Review: SAW IV (2007) | Casey's Movie Mania | Movie Reviews, Features & Others

Saturday, 6 November 2010

Review: SAW IV (2007)


Okay, so both the notorious killer Jigsaw (Tobin Bell) and his equally sinister apprentice, Amanda (Shawnee Smith) are dead for good and everything is pretty much wrapped up in last year's SAW III. I mean, really, there's nothing left to tell the story to move the hugely profitable franchise forward but SAW III became a huge hit for the third time in the row and the filmmakers can't resist not to put the series to rest once and for all. That's right, the SAW franchise has now officially becomes the same old horror-movie franchise that won't stop coming into theaters until, at least, the series goes straight to DVD market. And it's a huge pity, because not surprisingly, SAW IV has easily turns out as the worst entry thus far (reportedly the filmmakers wanted to make the fifth and sixth installment back-to-back) and anyone expecting the same grisly torture-porn fun and mind-boggling twists will be sorely disappointed. The creative juice is entirely dry out right here.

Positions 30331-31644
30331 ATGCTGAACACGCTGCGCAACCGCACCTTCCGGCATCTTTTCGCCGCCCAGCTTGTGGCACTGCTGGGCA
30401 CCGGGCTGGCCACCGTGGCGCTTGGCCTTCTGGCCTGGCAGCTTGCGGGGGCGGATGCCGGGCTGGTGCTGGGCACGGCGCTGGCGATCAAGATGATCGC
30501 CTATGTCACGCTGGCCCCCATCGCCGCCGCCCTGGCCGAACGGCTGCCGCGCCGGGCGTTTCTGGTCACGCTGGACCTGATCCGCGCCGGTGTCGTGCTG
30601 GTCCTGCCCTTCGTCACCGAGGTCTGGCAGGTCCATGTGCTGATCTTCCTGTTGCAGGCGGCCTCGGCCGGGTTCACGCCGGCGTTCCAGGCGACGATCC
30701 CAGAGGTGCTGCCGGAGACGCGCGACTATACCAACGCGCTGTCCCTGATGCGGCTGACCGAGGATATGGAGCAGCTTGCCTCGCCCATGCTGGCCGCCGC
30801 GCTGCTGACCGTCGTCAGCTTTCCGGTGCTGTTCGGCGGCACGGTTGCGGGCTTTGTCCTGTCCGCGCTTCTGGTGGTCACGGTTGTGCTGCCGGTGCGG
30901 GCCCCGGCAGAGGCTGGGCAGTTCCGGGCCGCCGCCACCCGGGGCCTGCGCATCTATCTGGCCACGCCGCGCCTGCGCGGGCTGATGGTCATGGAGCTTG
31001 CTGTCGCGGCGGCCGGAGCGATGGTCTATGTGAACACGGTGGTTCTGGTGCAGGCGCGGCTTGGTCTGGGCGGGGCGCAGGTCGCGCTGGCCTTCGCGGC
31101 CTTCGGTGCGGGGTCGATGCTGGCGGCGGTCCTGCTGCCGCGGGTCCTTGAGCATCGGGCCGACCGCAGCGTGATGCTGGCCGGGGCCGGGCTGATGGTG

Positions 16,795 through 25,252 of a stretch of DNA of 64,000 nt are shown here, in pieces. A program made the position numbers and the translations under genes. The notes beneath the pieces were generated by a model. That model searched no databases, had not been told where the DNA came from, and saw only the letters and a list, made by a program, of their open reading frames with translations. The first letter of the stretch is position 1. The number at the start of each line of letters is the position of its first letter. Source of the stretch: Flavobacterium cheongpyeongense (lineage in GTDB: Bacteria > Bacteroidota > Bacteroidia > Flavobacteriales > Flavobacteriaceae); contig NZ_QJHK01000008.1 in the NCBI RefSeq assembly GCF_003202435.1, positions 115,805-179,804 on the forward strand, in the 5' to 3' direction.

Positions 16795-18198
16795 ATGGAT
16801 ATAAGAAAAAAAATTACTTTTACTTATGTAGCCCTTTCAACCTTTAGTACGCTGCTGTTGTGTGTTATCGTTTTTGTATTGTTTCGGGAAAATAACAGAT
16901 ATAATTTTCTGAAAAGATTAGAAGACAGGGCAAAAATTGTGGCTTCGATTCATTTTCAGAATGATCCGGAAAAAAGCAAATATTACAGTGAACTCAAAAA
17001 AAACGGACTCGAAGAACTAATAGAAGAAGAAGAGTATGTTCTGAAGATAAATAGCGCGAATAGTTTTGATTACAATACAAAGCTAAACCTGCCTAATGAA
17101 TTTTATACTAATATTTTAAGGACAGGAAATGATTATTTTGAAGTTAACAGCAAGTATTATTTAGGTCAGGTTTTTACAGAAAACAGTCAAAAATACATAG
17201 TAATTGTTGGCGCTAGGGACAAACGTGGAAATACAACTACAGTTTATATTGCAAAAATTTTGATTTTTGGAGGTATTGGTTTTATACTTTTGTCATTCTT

Picking up where SAW III has left off, Jigsaw is dead, as the film opens with a stomach-churning autopsy sequence in which the coroner is carving his skull wide open as well as ripping off his flesh to reveal his inner stomach. Deep inside, he finds a cassette tape that Jigsaw managed to swallow before he was killed at the end of the third film. And right there during the autopsy stood remaining investigator of the gruesome case is Detective Hoffman (Costas Mandylor), who later played the tape where the recording indicating that Jigsaw has yet setting up another game of torture. As the film progresses, one of the last remaining investigators, the SWAT commander named Rigg is soon becomes the latest victim of Jigsaw's grisly game after he gets knocked out unconscious in his home by a sinister figure in a pig mask. When he wakes up in a bathtub and later discovers a trademark Jigsaw video proving that Detective Eric Matthews (Donnie Wahlberg), who is previously locked up in a room at the end of SAW II (2005), and has been missing for the last six months isn't really dead yet. In fact, Jigsaw is given Rigg an exact 90 minutes to find not only Eric, who is hanged on the ceiling with his bare feet touching on a block of melting ice with his neck clamped tight by manacle, but also Hoffman, who is strapped to the chair next to him and that he will be electrocuted in the puddle of melted ice. Jigsaw knows Rigg inside out, particularly Rigg's passion of never-say-die attitude, and forced him to make tough "moral" choice that challenge his instinct to save as many innocent people as he can. Meanwhile, FBI special agents Strahm (Scott Patterson of TV's Gilmore Girls) and Perez (Athena Karkanis) discovers the remains of the serial-killer expert Kerry (Dina Meyer), who had her rib cage torn wide open midway through SAW III, and comes to a conclusion that Jigsaw might had a third accomplice assisting him. It's certainly makes sense since Jigsaw was too weak, given to his cancer-stricken condition, and his sidekick, Amanda was too small to lift up Kerry up into the elaborate contraption that killed her in the first place. So they brought in Jigsaw's ex-wife, Jill (Betsy Russell) for questioning and here, we are treated to a constant flashbacks-within-flashbacks of how the once-normal John Kramer slowly turns into Jigsaw.